Part of my unending fascination with nature is  due to its diversity –  despite years of reading, watching documentaries, visiting zoos and national parks and of course traveling all over the world, I  have only come across a tiny percentage of the great cornucopia nature has to offer.  I love the continued education I am getting, but sometimes, the new discoveries are odd, to say the least.

I have only seen one of the animals in this post and that was many years ago as a child  visiting the Bronx Zoo on a regular basis.  It is also, I think the most familiar of this post’s subject beasties.  I’ll get to that red lipped fish in a moment, so be patient.  All of the photos in this blog are from the internet, but someday I hope to add some of my own.

PLATYPUS –  This mammal is extremely endangered and is endemic only to Australia and New Guinea.  Like some other mammals we have explored in my posts, the platypus looks as though it was put together with a host of other animal parts and mannerisms:

  • duck-billed
  • beaver-tailed
  • otter-footed
  • webbed feet
  • egg laying mammal
  • venomous stingers on the heels of the male’s back feet
  • electroreceptors on its bill to detect muscle contractions of prey
  • cheek pouches to store food since it has no teeth to chew, uses gravel to mash up food and then swallows everything
  • lives in both freshwater and saltwater areas]
  • bottom feeder for insects, worms, shellfish
  • female lays eggs in a shoreline burrow- takes 10 days for eggs to hatch


FROGMOUTH – I am not sure why this next animal got its name – I don’t see it – but perhaps you will.  Nevertheless it is a strange looking….bird!  I think it looks more like a stocky owl.  They do have a very wide hook tipped beak with which they catch insects and small reptiles so in mannerisms that might be considered frog like.

The frogmouth is another Australian animal –  that country/island certainly has more than its fair share of strange looking creatures;  Happily it also is not endangered – a rare feat these days.  Other fun frogmouth facts:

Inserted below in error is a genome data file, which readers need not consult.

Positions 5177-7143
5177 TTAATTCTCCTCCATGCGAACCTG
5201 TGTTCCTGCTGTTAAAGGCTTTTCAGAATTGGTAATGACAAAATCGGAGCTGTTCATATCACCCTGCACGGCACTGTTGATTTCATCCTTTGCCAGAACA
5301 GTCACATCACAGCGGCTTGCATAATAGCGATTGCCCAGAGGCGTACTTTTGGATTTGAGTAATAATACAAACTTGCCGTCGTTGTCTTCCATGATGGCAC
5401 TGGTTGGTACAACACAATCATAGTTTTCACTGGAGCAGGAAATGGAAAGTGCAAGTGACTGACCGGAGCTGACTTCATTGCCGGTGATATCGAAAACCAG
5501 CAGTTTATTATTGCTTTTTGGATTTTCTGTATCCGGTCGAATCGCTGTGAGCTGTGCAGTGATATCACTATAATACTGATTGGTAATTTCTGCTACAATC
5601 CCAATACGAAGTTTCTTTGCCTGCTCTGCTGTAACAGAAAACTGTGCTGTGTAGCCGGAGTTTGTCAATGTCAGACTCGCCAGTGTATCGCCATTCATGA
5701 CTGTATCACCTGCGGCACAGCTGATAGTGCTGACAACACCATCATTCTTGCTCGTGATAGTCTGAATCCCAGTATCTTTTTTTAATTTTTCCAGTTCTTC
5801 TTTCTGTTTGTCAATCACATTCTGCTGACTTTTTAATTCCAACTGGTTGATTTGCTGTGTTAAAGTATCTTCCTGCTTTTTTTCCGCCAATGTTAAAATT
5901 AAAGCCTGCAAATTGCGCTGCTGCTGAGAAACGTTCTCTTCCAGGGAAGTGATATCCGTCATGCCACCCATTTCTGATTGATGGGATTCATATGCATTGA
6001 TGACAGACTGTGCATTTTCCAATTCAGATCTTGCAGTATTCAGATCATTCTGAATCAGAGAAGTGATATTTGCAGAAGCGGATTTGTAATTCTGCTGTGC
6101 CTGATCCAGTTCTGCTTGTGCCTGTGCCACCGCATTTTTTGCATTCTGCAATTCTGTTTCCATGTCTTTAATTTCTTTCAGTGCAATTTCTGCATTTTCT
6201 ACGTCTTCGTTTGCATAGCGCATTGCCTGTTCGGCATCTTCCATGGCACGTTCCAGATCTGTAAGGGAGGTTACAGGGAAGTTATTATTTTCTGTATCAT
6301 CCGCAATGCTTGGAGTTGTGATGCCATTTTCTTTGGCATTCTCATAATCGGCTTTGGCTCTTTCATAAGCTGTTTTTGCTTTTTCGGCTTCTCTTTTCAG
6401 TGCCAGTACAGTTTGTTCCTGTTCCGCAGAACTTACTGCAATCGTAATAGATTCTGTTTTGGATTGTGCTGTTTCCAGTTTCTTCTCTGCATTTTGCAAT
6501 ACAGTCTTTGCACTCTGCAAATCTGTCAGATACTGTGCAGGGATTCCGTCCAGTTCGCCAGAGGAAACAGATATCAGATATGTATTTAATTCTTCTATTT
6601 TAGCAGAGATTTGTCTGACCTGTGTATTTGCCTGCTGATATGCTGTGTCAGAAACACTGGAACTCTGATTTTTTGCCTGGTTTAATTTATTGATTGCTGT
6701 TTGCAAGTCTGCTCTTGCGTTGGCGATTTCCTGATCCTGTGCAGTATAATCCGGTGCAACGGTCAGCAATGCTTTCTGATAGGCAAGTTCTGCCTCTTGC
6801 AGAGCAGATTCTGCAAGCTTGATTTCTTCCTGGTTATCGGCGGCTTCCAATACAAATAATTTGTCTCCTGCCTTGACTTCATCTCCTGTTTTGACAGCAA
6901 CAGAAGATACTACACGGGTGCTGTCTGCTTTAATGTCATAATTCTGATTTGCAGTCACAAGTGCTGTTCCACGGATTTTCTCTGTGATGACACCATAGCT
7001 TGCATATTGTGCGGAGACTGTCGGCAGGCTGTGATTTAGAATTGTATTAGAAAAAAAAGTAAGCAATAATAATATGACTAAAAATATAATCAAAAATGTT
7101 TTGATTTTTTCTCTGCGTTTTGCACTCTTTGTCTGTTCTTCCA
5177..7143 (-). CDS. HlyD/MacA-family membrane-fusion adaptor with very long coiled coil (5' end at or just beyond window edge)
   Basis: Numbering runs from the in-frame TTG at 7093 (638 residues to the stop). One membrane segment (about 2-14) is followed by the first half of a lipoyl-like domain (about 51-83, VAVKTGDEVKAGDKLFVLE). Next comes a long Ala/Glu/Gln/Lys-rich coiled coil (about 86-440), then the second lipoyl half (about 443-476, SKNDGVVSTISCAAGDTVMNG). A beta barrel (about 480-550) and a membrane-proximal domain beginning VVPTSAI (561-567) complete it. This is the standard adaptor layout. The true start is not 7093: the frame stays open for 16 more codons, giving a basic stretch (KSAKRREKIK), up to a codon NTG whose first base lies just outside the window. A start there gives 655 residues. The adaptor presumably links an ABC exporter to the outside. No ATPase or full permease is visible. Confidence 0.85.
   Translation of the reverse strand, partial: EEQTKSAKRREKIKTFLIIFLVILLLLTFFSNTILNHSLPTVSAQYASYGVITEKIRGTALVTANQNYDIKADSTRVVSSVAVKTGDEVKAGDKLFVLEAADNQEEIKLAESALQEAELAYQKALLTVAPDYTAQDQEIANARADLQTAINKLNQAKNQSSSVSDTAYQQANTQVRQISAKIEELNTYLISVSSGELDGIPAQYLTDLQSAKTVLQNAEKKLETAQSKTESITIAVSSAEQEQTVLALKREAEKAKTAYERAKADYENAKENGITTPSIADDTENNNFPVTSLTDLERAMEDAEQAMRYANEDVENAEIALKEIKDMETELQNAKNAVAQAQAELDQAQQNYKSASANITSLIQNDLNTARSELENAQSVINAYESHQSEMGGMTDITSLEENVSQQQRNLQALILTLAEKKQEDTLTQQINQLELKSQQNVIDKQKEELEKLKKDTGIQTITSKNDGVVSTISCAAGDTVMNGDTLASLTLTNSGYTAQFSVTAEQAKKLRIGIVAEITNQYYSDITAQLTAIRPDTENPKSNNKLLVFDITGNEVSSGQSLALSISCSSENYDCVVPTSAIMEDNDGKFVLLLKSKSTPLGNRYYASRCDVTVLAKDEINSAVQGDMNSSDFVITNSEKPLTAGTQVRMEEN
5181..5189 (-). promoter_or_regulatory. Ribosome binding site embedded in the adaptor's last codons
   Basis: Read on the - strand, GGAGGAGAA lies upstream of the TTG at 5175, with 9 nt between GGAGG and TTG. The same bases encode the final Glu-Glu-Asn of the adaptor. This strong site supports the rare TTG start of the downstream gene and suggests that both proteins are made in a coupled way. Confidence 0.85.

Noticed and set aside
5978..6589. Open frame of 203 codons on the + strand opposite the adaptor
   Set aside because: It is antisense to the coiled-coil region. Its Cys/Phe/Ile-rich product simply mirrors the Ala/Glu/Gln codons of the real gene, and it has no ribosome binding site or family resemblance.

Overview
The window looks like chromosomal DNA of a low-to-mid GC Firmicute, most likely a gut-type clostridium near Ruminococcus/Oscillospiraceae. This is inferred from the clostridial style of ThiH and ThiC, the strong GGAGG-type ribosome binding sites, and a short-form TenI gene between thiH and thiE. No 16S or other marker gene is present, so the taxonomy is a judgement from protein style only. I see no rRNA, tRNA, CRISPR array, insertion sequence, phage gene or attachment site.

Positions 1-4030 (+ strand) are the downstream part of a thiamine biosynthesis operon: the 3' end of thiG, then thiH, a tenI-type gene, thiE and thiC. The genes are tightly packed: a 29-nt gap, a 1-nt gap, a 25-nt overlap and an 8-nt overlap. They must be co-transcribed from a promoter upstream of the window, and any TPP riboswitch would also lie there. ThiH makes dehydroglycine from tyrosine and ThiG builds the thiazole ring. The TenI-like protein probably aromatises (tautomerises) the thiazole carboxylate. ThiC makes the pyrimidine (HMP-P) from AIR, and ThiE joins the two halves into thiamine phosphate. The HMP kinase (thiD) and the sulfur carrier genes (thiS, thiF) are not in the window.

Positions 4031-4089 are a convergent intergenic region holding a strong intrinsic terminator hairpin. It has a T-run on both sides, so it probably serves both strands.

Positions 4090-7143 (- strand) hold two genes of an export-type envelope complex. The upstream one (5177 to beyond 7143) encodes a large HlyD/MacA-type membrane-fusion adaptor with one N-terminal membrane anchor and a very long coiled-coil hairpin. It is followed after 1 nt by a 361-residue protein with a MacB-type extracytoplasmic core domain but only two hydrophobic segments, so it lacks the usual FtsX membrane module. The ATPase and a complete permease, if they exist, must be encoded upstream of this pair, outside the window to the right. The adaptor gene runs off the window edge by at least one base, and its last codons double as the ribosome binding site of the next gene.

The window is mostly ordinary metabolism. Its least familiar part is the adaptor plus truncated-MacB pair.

• They are nocturnal hunters, with a diet consisting of insects, worms, snails, frogs, reptiles and other birds.  They have huge mouths that help them catch their prey
  • Like owls they have specialized feathers on their wings so they fly silently
  • Frogmouths excel at sitting totally still so during the day, their coloring blends perfectly into tree’s bark and branches
  • They mate for life and the male and female spend most of their time together.



BATFISH – Now for our headliner – the batfish.  Of course its similarities to a bat which I will discuss in a moment can’t hold sway to the real shocking appearance – its bright, lipstick red, pouty, almost human like lips.  Frankly it is not surprising that it is found in the Galapag, which like Australia  is home to very unusual wildlife.   Some  batfish facts:

  • They live is depths up to 250 feet
  • Red lipped batfish are very poor swimmers – instead they walk on the ocean floor using the pectoral fins as feet
  • As they mature the pectoral fins change and stick out like a spine, and it is thought that this attracts prey
  • Similar to anglerfish, the batfish also has a growth on its head – called an illicium, which attracts prey, like a fishing rod.  However to me it looks just like a long skinny nose

Truly a strange fish:

Here you can see why it is called a batfish:
And there are more strange creatures to discover in future posts!


  1. Cindy
    I also grew up going to the Bronx Zoo regularly – brings back memories
    Hope all is well

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